Rodman and Van Exel received the six- and seven-game penalties, respectively, but then Johnson got away with only three games for doing the same thing the other players did. If another two or three players attack a ref they will start to receive monetary bonuses on their contracts.

Players aren't stupid. Well, some are, but they know how to read the league. After the L.A. game, Johnson talked about how he was going to get away with it.

"With my reputation and history, I can't imagine getting more than a one- or two-game suspension," ESPNet Sportszone reported Johnson saying. "I have to accept the suspension for what I did."

Well just don't be too hard on yourself, Magic. It feels like just a few weeks ago I was saying that if you want to be effective in punishing a team, you have to do something that they will really feel. Oh wait, that's right, I was. The NBA is taking good cues from the NCAA, which has the same problem with properly punishing its rule breakers.

The real reason behind these feeble penalties lies in the fact that ticket sales won't be as brisk if Magic Johnson is sitting on the bench in a suit during the playoffs as if he is lighting up San Antonio for a triple-double.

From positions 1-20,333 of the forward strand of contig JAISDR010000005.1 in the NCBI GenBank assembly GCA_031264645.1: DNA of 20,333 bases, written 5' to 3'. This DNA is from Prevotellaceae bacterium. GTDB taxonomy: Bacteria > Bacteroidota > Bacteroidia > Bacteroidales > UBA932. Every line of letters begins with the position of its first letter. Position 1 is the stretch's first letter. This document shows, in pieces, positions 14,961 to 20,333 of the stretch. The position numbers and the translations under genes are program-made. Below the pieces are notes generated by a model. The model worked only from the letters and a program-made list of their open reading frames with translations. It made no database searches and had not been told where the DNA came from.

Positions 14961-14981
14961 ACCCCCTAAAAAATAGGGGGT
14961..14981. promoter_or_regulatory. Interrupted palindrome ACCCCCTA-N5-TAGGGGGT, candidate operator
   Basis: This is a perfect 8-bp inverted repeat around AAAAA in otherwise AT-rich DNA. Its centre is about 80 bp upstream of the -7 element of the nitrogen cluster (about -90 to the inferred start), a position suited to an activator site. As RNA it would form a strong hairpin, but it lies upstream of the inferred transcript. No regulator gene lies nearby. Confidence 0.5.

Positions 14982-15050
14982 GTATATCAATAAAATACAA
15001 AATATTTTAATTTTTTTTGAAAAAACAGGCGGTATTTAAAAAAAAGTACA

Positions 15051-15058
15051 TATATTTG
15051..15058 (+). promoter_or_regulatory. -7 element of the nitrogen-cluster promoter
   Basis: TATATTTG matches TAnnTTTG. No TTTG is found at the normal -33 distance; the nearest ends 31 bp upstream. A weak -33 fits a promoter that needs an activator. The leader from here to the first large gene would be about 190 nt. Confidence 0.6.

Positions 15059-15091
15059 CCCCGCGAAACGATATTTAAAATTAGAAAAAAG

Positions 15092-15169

Besides the obvious problem with the NBA, the individual teams only add to the idea that violence is okay. The Detroit Pistons marketed their 1980s teams as the Bad Boys, reveling in players like Bill Laimbeer who specialized in arguing with referees and shoving around other players after the whistle.

The Chicago Bulls have also taken an interesting approach to marketing their team. They have the greatest player ever to touch a basketball in Michael Jordan, arguably the best forward in the league right now in Scottie Pippen, and in a league that is becoming increasingly more global, probably the best European player ever to play in the NBA in Toni Kukoc. So who do they use to market the team? Rodman-the biggest of the league's bad boys. Jordan of course gets his share of advertising space, but Rodman is shopped in front of prospective ticket buyers like a three-headed fat woman at a country fair. I know that many people will argue that Rodman is the game's best rebounder, but if that's the point, why don't you concentrate on that instead of his various body pierces and red hair?

Despite all of these problems, I'm kind of happy with some of the great changes that will be taking place in the next few weeks. The boards put up around the court so that the players can cross-check the referees will be a nice addition. But I'm especially looking forward to the new NBA public service announcements featuring Van Exel.

"Hi, I'm Nick Van Exel. Kids, I'd just like to tell you to stay in school for four years so that you can receive your education. And while I'm at it, let me just say that when I deck a referee after a poor call, I use brass knuckles from Hoodlum Brothers, Inc. They really know how to pack a solid punch without tarnishing. And oh yeah, I love this game."

William Dvoranchik is a Trinity senior and associate sports editor of The Chronicle. He has been practicing pushing IM referees around all year in hopes of making it with the Laker organization next year.

Comments